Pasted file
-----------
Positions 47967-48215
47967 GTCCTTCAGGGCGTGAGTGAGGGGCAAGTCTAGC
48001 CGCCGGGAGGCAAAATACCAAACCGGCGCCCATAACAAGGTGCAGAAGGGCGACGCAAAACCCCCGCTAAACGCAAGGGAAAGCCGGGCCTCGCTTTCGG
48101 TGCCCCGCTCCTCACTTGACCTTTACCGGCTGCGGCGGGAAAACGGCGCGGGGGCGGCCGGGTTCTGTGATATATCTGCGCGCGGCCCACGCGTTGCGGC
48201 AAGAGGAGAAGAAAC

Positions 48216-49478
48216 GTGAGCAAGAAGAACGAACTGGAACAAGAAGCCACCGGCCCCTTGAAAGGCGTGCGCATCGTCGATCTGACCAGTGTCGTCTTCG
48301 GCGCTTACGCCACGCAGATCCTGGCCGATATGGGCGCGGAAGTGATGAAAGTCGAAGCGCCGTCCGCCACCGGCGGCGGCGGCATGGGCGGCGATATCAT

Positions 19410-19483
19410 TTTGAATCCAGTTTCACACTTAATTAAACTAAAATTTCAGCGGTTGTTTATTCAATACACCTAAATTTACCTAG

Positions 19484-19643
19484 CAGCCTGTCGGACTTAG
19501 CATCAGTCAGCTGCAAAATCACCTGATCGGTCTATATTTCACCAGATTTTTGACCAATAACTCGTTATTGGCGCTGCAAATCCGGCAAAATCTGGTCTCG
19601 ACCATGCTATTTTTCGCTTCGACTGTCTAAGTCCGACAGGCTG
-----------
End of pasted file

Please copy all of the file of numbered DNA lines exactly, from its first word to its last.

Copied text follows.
Positions 47967-48215
47967 GTCCTTCAGGGCGTGAGTGAGGGGCAAGTCTAGC
48001 CGCCGGGAGGCAAAATACCAAACCGGCGCCCATAACAAGGTGCAGAAGGGCGACGCAAAACCCCCGCTAAACGCAAGGGAAAGCCGGGCCTCGCTTTCGG
48101 TGCCCCGCTCCTCACTTGACCTTTACCGGCTGCGGCGGGAAAACGGCGCGGGGGCGGCCGGGTTCTGTGATATATCTGCGCGCGGCCCACGCGTTGCGGC
48201 AAGAGGAGAAGAAAC

Positions 48216-49478
48216 GTGAGCAAGAAGAACGAACTGGAACAAGAAGCCACCGGCCCCTTGAAAGGCGTGCGCATCGTCGATCTGACCAGTGTCGTCTTCG
48301 GCGCTTACGCCACGCAGATCCTGGCCGATATGGGCGCGGAAGTGATGAAAGTCGAAGCGCCGTCCGCCACCGGCGGCGGCGGCATGGGCGGCGATATCAT

Positions 19410-19483
19410 TTTGAATCCAGTTTCACACTTAATTAAACTAAAATTTCAGCGGTTGTTTATTCAATACACCTAAATTTACCTAG

Positions 19484-19643
19484 CAGCCTGTCGGACTTAG
19501 CATCAGTCAGCTGCAAAATCACCTGATCGGTCTATATTTCACCAGATTTTTGACCAATAACTCGTTATTGGCGCTGCAAATCCGGCAAAATCTGGTCTCG
19601 ACCATGCTATTTTTCGCTTCGACTGTCTAAGTCCGACAGGCTG